I just don’t happen to get it.

I also take him at his word in the Matthew 19 passage quoted at the top of this page about the “firsts” and the “lasts.” Even so, I have to admit that in my multiple years of life on this planet, I have rarely seen examples of the truth of this statement in action.

What I mean is; those who are “first” in life seem to remain stubbornly at the front of the line while the folks at the back – whether socially, economically, or politically – often seem to be permanently welded to those rearward positions.

And so I consider it nothing short of a praise-the-Lord-Hallelujah style miracle to be able to tell you that I saw the truth of this Matthew 19:30 passage acted out right in front of me this past week.

Allow me to explain: growing up, the very LAST people I wanted to be associated with were my siblings. I considered them to be the most annoying, troublesome, frustrating, clumsy, idiotic, and just plain UNCOOL human beings on the face of the earth.

EVERY ONE OF THEM!

You see, I am the oldest of the five offspring of George and Lyn Brown. We stair-step down from me, just about every 1 ½ to two years to Melinda, Douglas, Alan, all the way down to the baby, Eric.

(The baby, incidentally, celebrated his 60thbirthday earlier this year.)

My parents were continually admonishing me about my duty to “be an example to your younger brothers and sister,” throughout my life and I frankly resented them for it.  I could not wait to graduate from high school and finally get out of the oppressive, sibling-infested environment of our house.

But my… how several decades of time and multiple life-shaping experiences can change things.

Today those annoying pests who once occupied the lowest rungs on my Personal Preference Ladder have leap-frogged themselves all the way to the top… just a couple of rungs down from my Savior and my lovely wife.

We began growing closer when my mother died of lymphoma in 1970. Through marriages, divorces, illnesses, victories, defeats, children, and grandchildren, we have been steadily closing the gap every year.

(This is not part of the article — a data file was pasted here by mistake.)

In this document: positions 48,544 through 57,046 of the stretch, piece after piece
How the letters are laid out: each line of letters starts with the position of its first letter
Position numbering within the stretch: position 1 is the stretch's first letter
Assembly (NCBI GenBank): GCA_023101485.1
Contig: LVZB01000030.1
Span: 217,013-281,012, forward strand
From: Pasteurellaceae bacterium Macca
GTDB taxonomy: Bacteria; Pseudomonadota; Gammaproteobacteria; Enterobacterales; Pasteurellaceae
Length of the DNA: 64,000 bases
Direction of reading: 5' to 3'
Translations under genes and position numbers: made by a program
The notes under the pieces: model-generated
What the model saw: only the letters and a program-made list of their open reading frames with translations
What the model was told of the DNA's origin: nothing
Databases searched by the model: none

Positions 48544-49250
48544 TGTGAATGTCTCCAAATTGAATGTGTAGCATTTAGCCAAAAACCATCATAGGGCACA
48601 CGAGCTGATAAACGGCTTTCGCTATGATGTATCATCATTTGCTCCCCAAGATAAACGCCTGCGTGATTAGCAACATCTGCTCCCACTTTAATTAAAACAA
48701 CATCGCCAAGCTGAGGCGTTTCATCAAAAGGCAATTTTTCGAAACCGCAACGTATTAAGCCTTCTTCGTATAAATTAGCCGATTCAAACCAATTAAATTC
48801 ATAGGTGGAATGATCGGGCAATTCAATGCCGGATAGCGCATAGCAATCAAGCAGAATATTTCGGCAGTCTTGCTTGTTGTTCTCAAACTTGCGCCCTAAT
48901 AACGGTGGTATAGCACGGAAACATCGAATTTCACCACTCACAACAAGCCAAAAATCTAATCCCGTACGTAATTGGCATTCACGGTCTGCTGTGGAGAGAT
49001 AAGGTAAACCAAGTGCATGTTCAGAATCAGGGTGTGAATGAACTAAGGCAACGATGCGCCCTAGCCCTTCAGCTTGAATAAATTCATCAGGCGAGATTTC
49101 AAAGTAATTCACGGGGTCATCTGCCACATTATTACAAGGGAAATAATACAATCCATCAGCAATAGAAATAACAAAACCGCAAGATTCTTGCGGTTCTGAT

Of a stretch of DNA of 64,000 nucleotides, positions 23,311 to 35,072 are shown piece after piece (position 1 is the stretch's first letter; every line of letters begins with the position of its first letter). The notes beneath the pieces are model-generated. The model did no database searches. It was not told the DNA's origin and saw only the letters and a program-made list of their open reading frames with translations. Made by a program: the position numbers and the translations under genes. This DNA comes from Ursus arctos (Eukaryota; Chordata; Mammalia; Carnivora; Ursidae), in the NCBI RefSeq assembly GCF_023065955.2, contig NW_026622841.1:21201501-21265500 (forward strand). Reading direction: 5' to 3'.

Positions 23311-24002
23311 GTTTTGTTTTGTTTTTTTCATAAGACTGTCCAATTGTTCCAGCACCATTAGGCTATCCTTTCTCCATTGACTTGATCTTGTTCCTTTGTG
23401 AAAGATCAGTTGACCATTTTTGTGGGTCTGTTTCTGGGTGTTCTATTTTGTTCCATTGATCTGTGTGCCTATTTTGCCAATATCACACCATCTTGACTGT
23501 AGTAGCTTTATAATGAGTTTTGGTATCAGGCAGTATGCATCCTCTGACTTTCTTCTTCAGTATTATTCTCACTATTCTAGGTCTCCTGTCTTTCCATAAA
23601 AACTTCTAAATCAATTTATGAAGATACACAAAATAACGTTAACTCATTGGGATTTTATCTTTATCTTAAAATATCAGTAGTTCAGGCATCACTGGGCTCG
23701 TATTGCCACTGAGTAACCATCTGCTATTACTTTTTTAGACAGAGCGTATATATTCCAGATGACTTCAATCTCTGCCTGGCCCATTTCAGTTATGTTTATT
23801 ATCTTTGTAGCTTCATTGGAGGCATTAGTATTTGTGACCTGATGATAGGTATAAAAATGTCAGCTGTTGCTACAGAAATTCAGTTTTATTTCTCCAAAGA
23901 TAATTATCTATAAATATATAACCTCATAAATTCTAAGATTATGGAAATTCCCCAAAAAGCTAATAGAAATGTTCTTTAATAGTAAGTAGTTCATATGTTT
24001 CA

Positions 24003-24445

But what really cemented them into their permanent, favored place in my heart was our recently-concluded sojourn, somewhat whimsically titled, “Ash-A-Palooza 2019: Brown People Go Back Where They Came From.”

This was a trip that covered seven days, 2,000 miles, 300 songs, hundreds of laughs, and lots of tears.

It was the fulfillment of a request from our father to have his cremated ashes spread to five different locations around the U.S. Each location he chose held special significance to him and to our family.

Last summer we sprinkled some of his ashes onto the flank of Mt. Rainer in Washington State and into the Pacific Ocean. This year’s leg of the trip took us to St. Louis (his birthplace), Columbus, Ohio (the birthplace of each of the kids), and the shores of Lake Michigan, at the summer camp where he and my mother met in the summer of 1947.

This trip generated too many stories to tell in one short blog post, so I won’t even try. Needless to say, it reconnected us to one another in special and spiritual ways. It reconnected us with people and places in our history.

But most of all, it reconnected me – and I am sure all of us – to the beauty and wonder that is this strange thing we call FAMILY.

The last have indeed become the first…

… even if they are still a bunch of knuckleheads.




Enter your email address to follow this blog and receive notifications of new posts by email.

Follow Russellings of the Spirit on WordPress.com

%d bloggers like this: